It will be appreciated by those skilled in the art that the particular techniques utilized for carbon dioxide sequestration downhole are outside the scope of this invention. At the same time, in designing any power plant which operates according to the invention, it is desirable to determine the pressure at which the carbon dioxide is going to be injected back into the formation so that account may be taken of the number of compressors required or desired and the compression ratios at which they operate. Generally, if possible, it will be desirable to inject the carbon dioxide into the formation at a pressure below the pressure at which the methane is produced. Thus, it will be generally desirable to inject the carbon dioxide into a layer of the formation which is closer to the surface than the layer(s) from which the methane is being produced. However, it will also be recognized that it is possible to inject the carbon dioxide at a higher pressure than the methane production pressure.

Those skilled in the art will also appreciate that according to one aspect of the invention it is highly desirable to locate the power plant at the well sites (on the gas producing formation) so that piping of the methane to the power plant and the carbon dioxide waste product from the power plant is minimized. Thus, for purposes of this invention, a power plant is to be considered to be “at or near” the well site if it is within 100 km of the well site. Where the power plant is located directly at the well site, it will generally be desirable to extend the electric grid so that the power plant can be hooked up to the grid. However, it is possible to use the electric power generated by the fuel cells of the invention for any desired industrial purpose and/or to store the electricity in batteries or other electrical storage systems.

It further should be recognized by those skilled in the art that various aspects of the invention may be carried out independently of other aspects of the invention. Thus, for example, the SOFC can be replaced with other types of fuel cells or other power generation cycles while still coupling the shafts of the turbo-expander (which generates work from the methane) and the compressor (which compresses the carbon dioxide) together.

There have been described and illustrated herein several embodiments of a natural gas power plant with carbon dioxide sequestration and related methods. While particular embodiments of the invention have been described, it is not intended that the invention be limited thereto, as it is intended that the invention be as broad in scope as the art will allow and that the specification be read likewise. Thus, while particular reformer, shifter and SOFC apparatus have been disclosed, it will be appreciated that other apparatus could be utilized as well. In addition, single systems have been described, it will be appreciated that a power plant may have multiple systems which operate in parallel, or a single scaled system depending upon the amount of natural gas it will be processing. Moreover, while particular configurations have been disclosed in reference to heat exchangers, turbo-generators, compressors, and moisture separators, it will be appreciated that other configurations could be used as well, as single units may be replaced by multiple units and vice versa. Further, while a power plant located on the natural gas producing formation has been described, it will be appreciated that the power plant can be located “near” the formation, with the natural gas being piped to the plant, and the carbon dioxide being piped to a desired location for sequestration downhole. It will therefore be appreciated by those skilled in the art that yet other modifications could be made to the provided invention without deviating from its spirit and scope as claimed.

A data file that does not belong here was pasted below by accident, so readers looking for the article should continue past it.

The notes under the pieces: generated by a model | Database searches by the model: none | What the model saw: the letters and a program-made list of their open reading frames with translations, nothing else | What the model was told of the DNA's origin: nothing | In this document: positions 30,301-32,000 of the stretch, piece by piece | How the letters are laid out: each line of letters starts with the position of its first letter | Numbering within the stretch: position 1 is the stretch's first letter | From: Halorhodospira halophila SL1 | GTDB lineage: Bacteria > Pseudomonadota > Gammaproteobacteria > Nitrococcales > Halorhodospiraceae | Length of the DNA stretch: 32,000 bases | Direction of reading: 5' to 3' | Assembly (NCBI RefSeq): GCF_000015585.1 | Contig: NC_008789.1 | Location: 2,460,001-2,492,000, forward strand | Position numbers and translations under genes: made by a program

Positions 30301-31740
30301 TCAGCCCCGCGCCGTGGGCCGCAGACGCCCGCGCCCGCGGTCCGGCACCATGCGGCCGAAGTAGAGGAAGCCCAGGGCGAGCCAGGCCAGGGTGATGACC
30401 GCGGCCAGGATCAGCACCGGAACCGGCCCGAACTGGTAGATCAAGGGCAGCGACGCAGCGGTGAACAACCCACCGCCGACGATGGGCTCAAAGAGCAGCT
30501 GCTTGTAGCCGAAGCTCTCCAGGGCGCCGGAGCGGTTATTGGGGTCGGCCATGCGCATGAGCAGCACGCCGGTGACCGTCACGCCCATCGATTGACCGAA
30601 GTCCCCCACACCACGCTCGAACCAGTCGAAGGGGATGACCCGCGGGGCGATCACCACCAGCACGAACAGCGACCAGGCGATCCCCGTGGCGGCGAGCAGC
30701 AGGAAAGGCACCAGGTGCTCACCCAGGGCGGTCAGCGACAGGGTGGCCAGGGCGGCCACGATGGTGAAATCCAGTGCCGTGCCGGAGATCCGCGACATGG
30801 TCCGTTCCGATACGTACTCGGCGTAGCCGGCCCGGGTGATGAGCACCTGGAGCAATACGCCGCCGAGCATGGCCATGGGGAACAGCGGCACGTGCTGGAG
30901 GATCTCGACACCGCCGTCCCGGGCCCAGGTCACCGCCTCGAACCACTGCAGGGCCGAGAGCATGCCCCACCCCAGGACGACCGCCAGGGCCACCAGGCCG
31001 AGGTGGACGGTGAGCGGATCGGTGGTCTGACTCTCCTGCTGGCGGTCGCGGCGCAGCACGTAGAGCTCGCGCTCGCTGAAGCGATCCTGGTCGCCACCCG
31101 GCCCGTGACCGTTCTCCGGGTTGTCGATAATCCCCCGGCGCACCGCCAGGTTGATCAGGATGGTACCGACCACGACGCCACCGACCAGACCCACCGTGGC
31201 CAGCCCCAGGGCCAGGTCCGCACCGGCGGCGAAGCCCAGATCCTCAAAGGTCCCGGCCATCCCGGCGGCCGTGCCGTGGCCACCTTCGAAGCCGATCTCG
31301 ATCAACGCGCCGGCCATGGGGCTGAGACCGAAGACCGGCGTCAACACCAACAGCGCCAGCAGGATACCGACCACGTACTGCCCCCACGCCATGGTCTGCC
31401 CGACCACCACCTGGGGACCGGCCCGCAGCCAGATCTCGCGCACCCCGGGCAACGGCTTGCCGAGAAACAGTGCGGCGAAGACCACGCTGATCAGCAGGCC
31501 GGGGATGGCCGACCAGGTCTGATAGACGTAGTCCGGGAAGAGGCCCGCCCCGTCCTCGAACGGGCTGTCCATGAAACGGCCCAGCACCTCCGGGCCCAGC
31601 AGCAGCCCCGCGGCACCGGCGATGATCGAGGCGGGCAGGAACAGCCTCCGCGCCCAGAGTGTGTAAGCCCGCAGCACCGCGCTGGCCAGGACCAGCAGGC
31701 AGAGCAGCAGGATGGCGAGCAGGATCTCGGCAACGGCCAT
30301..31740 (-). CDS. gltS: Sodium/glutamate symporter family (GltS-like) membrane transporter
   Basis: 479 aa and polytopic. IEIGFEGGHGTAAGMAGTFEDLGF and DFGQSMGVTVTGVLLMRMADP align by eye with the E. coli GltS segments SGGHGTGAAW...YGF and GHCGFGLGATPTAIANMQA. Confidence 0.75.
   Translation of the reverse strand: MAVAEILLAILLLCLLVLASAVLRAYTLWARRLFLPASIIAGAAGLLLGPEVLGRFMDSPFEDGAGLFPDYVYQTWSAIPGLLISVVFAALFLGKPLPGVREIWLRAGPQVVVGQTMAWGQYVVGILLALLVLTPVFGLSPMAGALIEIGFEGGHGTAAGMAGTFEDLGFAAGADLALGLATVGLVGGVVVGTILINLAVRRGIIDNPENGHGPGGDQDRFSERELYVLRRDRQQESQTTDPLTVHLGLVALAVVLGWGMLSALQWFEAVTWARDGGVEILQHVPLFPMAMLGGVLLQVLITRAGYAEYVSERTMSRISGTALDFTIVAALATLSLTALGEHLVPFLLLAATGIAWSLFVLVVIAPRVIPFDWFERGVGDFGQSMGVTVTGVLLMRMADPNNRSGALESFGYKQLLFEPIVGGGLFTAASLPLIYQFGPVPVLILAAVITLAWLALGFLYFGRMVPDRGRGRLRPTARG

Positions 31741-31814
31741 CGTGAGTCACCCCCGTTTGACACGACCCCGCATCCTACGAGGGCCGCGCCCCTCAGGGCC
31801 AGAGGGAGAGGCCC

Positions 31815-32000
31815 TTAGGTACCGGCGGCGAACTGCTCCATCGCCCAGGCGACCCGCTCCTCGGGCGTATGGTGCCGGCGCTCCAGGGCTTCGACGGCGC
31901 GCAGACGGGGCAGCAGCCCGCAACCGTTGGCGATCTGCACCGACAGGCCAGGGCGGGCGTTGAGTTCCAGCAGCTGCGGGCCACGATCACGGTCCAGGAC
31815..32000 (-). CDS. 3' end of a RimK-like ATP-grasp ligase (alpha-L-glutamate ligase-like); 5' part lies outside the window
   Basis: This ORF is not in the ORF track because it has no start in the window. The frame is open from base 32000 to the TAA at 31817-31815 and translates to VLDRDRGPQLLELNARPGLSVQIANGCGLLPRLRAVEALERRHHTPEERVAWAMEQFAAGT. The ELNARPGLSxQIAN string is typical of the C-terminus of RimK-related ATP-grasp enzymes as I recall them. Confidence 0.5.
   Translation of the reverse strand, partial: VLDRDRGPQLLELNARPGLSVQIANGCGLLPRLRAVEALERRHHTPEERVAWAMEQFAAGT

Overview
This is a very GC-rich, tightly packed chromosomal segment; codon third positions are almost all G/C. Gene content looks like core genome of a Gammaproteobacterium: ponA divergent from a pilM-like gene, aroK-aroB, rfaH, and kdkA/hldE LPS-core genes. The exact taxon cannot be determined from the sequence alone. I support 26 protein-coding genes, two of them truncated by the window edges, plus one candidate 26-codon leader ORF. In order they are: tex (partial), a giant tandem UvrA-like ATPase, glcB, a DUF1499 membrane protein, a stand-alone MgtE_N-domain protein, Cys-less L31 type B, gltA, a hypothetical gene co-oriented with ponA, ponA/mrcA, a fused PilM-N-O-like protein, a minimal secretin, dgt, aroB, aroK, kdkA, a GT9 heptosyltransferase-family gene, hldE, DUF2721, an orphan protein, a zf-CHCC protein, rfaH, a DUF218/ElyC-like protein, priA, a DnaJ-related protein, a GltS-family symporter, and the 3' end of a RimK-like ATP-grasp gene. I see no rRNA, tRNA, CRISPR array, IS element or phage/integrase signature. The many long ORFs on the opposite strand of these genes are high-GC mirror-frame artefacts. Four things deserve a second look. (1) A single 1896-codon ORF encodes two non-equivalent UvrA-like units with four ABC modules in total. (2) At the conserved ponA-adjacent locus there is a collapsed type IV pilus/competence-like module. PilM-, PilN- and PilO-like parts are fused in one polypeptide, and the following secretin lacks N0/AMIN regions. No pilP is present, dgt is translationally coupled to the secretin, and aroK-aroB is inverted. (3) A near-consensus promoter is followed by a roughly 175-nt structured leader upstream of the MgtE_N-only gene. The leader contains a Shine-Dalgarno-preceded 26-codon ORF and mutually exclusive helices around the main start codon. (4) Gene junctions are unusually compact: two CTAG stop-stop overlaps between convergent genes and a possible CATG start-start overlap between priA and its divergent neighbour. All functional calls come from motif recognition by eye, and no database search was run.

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Referenced by
Citing PatentFiling datePublication dateApplicantTitle
US8276380 *14 Sep 20092 Oct 2012Schlumberger Technology CorporationZero emission natural gas power and liquefaction plant
Classifications
U.S. Classification60/641.2, 60/641.3
International ClassificationF03G7/00
Cooperative ClassificationF25J2270/06, F25J1/0037, F25J1/0022, F25J1/0045, F25J1/0232, F25J2260/80, F25J1/004, F25J1/0229, Y02C10/14, F04D25/04, F25J1/0201
European ClassificationF25J1/02A, F25J1/00, F04D25/04